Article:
NYT Thanksgiving Recipes Across the United States

Not everyone likes sauerkraut but this is the one state food that the NYTimes got correct. So many people in Maryland make and eat sauerkraut
only once a year - Thanksgiving. It's an established tradition widely covered and widely known within the state, especially in and around the Baltimore area.

Water conscious methods for hand washing dishes

Having lived in England for a number of years and who still visits the UK twice a year on average to see family and friends, I'm curious as to what those "pretty strange hygiene habits" are? We can't be talking about not taking showers or using soap or deodorant?

Nov 21, 2014
Roland Parker in Not About Food

dessert uses for egg yolks

Yes, you can freeze yolks but you need to add either sugar or salt to them.

I usually have the reverse problem. What about custards or creme brûlée?

There are recipes for all yolk cakes floating around the internet. I've made a few in the past, and they were very yellow and quite good. My favorite was a yellow layer cake with chocolate icing.

Here's a very comprehensive listing of all yolk recipes and it conveniently breaks down the recipes by the amount of yolks you have! Not all are sweets, some are savory.

http://www.fortysomething.ca/2010/04/...

Nov 21, 2014
Roland Parker in Home Cooking

Request for duck and prime rib but one oven

Traditional prime rib recipes have you set aside the beef, covered, to rest for a while before serving it. You can use the time to roast a duck.

Nov 21, 2014
Roland Parker in Home Cooking

NYT Thanksgiving Recipes Across the United States

I'm from Maryland and can't argue with sauerkraut.

NYT Thanksgiving Recipes Across the United States

Upstate New York has one of the great apple growing regions in the United States and is known for the variety of apples cultivated. So there are valid reasons for giving apple pie to New York.

And I love a good apple pie more than most desserts.

Water conscious methods for hand washing dishes

Well, a possible alternative is to use paper plates and plastic utensils for when you have a large gathering. Throw it away afterwards. Save the water for washing the pots and pans.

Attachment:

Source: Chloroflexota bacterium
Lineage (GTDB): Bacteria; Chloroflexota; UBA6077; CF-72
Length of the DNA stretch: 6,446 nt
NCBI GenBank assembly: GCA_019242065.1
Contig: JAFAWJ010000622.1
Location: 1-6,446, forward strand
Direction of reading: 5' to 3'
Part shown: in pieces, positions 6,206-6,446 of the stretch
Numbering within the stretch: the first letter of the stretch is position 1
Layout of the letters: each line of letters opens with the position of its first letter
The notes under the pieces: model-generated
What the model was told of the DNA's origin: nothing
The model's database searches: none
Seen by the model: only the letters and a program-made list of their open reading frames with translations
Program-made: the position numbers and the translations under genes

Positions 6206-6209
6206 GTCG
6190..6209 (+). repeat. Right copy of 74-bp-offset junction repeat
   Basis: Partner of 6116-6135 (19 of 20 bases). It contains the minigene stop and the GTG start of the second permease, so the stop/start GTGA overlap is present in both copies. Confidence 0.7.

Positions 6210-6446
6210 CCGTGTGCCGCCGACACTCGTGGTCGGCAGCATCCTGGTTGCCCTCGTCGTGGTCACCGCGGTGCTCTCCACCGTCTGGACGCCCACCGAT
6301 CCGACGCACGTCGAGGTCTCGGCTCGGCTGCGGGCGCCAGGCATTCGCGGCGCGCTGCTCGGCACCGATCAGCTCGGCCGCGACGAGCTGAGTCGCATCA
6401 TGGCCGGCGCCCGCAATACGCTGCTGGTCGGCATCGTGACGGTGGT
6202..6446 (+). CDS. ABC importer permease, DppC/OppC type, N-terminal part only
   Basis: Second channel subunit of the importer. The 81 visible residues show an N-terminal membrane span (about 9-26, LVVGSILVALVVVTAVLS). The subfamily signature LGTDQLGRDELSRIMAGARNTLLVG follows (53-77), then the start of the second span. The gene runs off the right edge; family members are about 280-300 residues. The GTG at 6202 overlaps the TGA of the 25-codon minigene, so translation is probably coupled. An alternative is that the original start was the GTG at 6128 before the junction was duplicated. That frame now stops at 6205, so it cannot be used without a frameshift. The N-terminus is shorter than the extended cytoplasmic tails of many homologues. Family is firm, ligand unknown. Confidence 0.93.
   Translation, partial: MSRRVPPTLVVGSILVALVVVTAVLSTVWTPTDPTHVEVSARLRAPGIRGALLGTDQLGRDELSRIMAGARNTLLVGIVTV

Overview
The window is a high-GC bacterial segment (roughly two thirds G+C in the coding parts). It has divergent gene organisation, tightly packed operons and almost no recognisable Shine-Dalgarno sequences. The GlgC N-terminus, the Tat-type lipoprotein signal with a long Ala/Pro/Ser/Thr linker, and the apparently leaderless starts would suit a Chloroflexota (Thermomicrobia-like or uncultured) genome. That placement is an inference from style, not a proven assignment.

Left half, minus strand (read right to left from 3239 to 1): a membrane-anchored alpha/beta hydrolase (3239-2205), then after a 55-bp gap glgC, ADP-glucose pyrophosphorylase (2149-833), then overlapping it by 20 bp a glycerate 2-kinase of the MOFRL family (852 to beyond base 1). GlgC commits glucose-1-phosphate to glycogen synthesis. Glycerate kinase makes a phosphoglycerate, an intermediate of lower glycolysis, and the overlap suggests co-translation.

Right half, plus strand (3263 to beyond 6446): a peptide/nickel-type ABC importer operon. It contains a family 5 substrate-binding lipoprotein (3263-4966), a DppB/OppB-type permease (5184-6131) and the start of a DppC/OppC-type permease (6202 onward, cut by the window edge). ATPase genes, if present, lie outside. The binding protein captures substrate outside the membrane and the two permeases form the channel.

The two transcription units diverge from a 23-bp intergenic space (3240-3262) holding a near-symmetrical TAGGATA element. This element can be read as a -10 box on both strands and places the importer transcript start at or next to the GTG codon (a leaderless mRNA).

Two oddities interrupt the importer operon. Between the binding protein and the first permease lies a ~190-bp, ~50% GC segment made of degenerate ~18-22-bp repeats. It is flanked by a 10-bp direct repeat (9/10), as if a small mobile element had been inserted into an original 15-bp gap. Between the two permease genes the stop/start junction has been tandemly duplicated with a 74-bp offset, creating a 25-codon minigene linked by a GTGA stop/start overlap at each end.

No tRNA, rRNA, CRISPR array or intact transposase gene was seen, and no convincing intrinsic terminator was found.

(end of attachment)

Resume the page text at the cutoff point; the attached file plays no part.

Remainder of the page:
Not very environmentally friend but if water is a priority it *is* an alternative.

If you want to still use regular dishes, then scrape off as much of the food debris as possible and stack up the dishes. Fill up a basin with hot soapy water, as hot as you can get it without burning yourself. Dip the dishes into the basin, scrub ferociously for a few seconds, redip into the basin one more time, then quickly rinse off and put it aside to dry. Save the pots and pans for the end and let them soak in the basin for a bit before scrubbing them. You will use far less water than the dishwasher.

Nov 19, 2014
Roland Parker in Not About Food

Frosting without Butter?

If you are in Korea you must have access to tofu, no?

There are a few recipes for tofu frosting online. I cannot vouch for them but they may be worth a try.

Nov 19, 2014
Roland Parker in Home Cooking

Can someone please identify the make of this pot?

If I had to guess at something, it's a cheap generic knockoff of a Le Creuset pot and sold cheaply at Target or Bed Bath Beyond, although there is something vaguely Ikeaish about the design.

Could be completely wrong, of course.

Nov 19, 2014
Roland Parker in Cookware

Restaurants near the Hippodrome in Baltimore

Sticking strictly to Mount Vernon, there's also Marie Louise Bistro a block or two north of the Monument on Charles Street. Several decent Thai options including Stang of Siam on nearby Calvert Street (probably the best Thai in the downtown area, although Thairish is apparently still going strong with its limited menu). Sascha's, on Charles, does a decent soup/sandwich lunch. Minato, a Japanese sushi bar, is also quite decent.